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The Age of Jackson

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  1. Industrial Revolution in America Transportation Revolution Market Revolution The Indian Question Mass Immigration (1840s) Irish German Scandinavian(Northern and Western Europe) More democratic (small “d”) politics Revolution of 1828 “Jacksonian democracy” Religious revival and expansion 2nd Great Awakening Mormonism Universalism - Unitarianism Reform movements Temperance Abolition Education Women’s Rights Insane asylums Health care/practices Utopian communities The Age of Jackson

  2. Transportation Revolution • The period from 1800-1860 saw the massive expansion of modes and means of transportation • Included: • Roads (National or Cumberland Road) • Canals (Erie, etc.) • Railroads

  3. Map 10.3 The Transportation Revolution: Roads and Canals, 1820–1850 (p. 298)

  4. Canals • Canal building boom • Erie Canal built to connect western farmers and their products with eastern markets in New York

  5. Steamboats and Robert Fulton • Development of a commercial steamboat for shallow river travel • Transformed commerce along riverways • Fueled growth of major river cities (Cincinnati, Columbus, Louisville, Pittsburgh, St. Louis, etc.)

  6. Map 10.5 Railroads of the North and South, 1850–1860 (p. 301)

  7. Map 10.4 The Speed of News in 1817 and 1841 (p. 300)

  8. Transportation Revolution

  9. The Industrial Revolution • The Industrial Revolution was an ongoing effort, over many decades, to increase production by using machines powered by sources other than humans or animals. • In the North • Eli Whitney’s idea of interchangeable parts • Samuel Slater’s introduction of the model factory • Lowell system of labor (Lowell Textile mills) • In the South, • Whitney’s cotton gin • Increased production of cotton dramatically (KingCotton) • Increased need for slaves entrenches slavery in the southern economy

  10. Technology Celebrated (p. 284)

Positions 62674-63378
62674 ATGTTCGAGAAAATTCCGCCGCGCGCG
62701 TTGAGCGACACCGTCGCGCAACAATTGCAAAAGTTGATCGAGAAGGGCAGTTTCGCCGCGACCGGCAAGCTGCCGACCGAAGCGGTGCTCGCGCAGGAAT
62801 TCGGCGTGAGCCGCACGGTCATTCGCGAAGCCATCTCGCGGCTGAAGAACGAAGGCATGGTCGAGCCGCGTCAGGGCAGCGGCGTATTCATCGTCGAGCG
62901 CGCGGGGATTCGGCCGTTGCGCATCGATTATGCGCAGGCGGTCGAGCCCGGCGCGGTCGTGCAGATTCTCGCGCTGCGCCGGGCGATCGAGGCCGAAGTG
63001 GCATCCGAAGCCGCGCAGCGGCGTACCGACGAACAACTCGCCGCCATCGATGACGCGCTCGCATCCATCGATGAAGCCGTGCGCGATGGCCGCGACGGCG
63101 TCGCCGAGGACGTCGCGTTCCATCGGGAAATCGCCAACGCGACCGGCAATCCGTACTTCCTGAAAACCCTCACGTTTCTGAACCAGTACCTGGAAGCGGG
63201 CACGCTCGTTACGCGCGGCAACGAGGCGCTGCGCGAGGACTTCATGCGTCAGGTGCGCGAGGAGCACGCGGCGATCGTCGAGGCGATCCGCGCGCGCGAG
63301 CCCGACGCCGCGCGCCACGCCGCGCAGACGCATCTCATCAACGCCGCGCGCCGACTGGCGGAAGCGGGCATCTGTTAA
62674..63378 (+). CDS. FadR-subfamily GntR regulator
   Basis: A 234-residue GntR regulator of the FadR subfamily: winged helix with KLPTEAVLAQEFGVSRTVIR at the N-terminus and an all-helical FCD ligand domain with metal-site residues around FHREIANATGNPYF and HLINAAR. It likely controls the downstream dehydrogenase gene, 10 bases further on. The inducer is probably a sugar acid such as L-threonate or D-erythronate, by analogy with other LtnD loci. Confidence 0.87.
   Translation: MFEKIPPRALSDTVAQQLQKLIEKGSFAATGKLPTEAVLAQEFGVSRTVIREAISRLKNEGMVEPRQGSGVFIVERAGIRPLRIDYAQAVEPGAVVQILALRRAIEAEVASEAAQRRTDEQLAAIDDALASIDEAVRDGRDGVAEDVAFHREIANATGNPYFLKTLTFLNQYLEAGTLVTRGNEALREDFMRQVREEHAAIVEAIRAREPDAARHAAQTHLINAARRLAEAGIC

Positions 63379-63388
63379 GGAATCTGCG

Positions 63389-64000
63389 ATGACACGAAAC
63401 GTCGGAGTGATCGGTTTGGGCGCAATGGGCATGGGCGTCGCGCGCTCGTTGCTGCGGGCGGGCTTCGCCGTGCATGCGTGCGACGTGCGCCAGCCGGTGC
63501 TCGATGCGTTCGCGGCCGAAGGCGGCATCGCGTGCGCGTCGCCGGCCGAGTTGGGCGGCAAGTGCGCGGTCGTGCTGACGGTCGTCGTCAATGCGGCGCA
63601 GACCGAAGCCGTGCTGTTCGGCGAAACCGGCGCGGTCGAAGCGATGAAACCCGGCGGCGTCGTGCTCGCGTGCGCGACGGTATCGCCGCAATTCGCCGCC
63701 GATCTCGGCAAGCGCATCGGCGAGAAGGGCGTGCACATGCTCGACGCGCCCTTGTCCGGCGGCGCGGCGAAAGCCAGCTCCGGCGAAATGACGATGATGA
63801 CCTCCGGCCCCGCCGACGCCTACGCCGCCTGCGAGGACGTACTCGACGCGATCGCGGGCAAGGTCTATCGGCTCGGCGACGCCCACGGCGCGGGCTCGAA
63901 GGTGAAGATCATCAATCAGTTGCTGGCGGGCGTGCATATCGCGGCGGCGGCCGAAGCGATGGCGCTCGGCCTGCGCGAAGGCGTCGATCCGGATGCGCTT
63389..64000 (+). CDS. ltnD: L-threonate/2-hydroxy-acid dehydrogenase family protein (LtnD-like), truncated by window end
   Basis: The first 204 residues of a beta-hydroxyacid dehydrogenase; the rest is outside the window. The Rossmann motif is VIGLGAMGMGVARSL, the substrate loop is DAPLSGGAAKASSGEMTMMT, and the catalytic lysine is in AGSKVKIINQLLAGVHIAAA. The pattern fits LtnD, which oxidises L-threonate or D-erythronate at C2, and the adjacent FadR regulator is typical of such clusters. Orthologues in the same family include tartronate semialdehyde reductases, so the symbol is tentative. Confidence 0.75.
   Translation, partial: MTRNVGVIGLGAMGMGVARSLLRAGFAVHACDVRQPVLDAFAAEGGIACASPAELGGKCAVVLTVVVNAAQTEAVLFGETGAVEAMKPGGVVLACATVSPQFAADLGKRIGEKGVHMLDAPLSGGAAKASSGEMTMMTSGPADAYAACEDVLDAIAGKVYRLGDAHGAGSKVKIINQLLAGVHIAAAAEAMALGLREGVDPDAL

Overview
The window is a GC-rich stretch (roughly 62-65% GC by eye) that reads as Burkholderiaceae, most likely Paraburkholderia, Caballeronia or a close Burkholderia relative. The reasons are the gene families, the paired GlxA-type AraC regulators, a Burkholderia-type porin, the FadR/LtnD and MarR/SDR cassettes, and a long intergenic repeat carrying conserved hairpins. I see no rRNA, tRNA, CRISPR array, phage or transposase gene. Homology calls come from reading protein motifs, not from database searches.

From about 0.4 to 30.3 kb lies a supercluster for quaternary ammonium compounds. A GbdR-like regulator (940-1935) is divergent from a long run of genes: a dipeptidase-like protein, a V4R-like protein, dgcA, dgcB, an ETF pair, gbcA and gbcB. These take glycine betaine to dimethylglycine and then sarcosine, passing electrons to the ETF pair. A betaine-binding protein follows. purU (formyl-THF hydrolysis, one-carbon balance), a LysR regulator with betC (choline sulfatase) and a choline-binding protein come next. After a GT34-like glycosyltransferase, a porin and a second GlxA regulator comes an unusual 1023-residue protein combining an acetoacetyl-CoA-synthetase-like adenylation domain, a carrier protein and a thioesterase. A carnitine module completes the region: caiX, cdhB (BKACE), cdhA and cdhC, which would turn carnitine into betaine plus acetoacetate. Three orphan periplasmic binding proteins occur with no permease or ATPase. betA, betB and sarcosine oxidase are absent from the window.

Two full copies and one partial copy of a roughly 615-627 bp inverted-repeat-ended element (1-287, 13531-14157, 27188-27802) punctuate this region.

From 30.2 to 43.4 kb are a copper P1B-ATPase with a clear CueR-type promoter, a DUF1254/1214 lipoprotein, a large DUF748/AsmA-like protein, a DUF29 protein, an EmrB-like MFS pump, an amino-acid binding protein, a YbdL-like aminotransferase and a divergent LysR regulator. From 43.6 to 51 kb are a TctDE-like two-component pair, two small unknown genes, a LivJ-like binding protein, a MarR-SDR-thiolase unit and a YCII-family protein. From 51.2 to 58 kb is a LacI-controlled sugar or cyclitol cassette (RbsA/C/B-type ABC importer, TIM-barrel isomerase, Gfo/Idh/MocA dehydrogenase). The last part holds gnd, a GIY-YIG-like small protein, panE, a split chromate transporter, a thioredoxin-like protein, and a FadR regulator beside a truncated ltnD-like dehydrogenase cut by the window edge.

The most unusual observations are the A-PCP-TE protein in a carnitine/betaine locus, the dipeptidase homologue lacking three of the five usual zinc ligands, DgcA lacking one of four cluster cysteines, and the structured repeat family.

11. Samuel Slater’s Spinning Frame (p. 289)

  12. Mill Girl, c. 1850 (p. 290)

  13. Map 10.6 The Nation’s Major Cities in 1840 (p. 302)

  14. Women and Immigration provide Labor

  15. Immigration

  16. Figure 11.2 The Surge in Immigration, 1842–1855 (p. 338)

  17. German, Irish, and Total Immigration, 1830 – 1860

  18. Antebellum Immigration

  19. Market Revolution - Change from local to regional to national economies • Expanding Economy - combination • Industrial • Transportation • Labor force (Immigration, Urbanization) • Surplus • Manufacturing - fromNew England to other Northern states and territories • Economic changes: early 1800s - free enterprise system - rewarded better, faster, more efficient ways of doing businesses. • Banks lent capitalfor investment • Banks printed banknotes - value fluctuated depending on the time and place that they were cashed.

  20. John Quincy Adams Fewer popular votes than Jackson Clay threw support to Adams House of Reps chose J. Q. Adams Clay became Adams’ Secretary of State Andrew Jackson Most popular votes Most electoral votes Accused Adams, Clay, and Congress of a “Corrupt Bargain” Fueled campaign for 1828 election Election of 1824:A Corrupt Bargain?

  21. Map 11.1 Presidential Election of 1824 (p. 318)

  22. Jackson enters National Politics: Election of 1824

  23. Map 11.2 Presidential Election of 1828 (p. 321)

  24. Andrew Jackson • President from 1828-1836 • “Old Hickory” • Democratic-Republican (shortened to Democrats) • First non-”notable” to be elected president

  25. Jacksonian Democracy • More ‘power’ to the common man. • Gave the ‘common’ man (western farmers, southern yeoman, etc. a feeling of franchisement. • Key state-level democratic reforms • -Universal male suffrage • -“King Caucus” • -Popular campaigning • -More elected offices • -Rotation in office